Developers should assume that the await keyword will make any call return to calling thread.
On October 10, Microsoft is hosting the Windows Developer Day here in London, and you can watch the live stream starting at .
The event will start with a keynote by Kevin Gallo and members of the Windows engineering team, followed by a live-streamed Q&A session and several streaming sessions diving deeper into what’s new for developers in the Windows 10 Fall Creators Update.
You might also want to check if there’s a viewing party in your area (check on the bottom of this post).
A couple of weeks ago I decided to enroll into Xamarin University and after a few classes and a final exam, I’m now a Xamarin Certified Mobile Developer!
I love Windows Development and make no mistake: I intend to keep writing and working with full native UWP!!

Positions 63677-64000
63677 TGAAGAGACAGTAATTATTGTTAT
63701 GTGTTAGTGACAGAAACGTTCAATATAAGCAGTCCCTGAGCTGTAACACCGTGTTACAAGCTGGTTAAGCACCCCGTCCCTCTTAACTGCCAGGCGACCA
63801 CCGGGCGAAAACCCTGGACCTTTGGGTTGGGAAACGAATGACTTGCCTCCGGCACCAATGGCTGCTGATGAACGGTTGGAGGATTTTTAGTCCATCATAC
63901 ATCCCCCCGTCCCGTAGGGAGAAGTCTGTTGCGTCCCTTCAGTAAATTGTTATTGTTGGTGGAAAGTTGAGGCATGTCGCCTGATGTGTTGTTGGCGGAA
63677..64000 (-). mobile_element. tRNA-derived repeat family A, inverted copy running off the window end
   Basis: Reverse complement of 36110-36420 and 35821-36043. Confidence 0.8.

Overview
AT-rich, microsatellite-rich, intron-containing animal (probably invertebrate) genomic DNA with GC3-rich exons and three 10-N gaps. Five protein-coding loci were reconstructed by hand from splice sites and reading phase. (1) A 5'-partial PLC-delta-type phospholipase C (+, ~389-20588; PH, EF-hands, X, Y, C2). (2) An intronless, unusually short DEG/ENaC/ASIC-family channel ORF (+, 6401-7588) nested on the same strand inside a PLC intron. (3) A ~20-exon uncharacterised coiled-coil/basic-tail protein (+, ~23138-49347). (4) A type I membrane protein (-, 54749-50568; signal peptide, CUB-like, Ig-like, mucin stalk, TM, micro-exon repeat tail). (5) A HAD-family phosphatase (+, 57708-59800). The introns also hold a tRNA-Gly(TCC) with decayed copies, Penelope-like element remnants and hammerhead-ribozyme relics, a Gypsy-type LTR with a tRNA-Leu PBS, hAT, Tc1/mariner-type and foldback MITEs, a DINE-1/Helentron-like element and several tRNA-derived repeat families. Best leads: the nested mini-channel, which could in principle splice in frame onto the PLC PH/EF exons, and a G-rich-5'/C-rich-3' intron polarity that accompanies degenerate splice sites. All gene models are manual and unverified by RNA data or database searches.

But at this time it makes complete sense for someone who works with XAML and C# to also learn Xamarin, as this is the best Microsoft has for cross-platform development!
Xamarin University was a really good experience and I can definitely recommend it to everyone: people that just started coding with .NET and C#, experienced developers who want to learn Xamarin, or professional developers that just want to get Xamarin certified!
Microsoft’s last update for the WP8.x operating system (dubbed “Update 2”) was more than 2 years ago… so even if the “official” support only now ended, I think we can all agree that unofficially Microsoft abandoned the OS a long time ago (mostly when they replaced it with Windows 10 Mobile).
My own experience with Windows Phone
Microsoft announced Windows Phone 7 at the Mobile World Congress in Barcelona, Spain, on February 15, 2010; I remember that the more I saw those screens and learned about the promised capabilities and technical details, the more I knew that I wanted to build apps for it, both as a hobby and professionally - and do so I did!!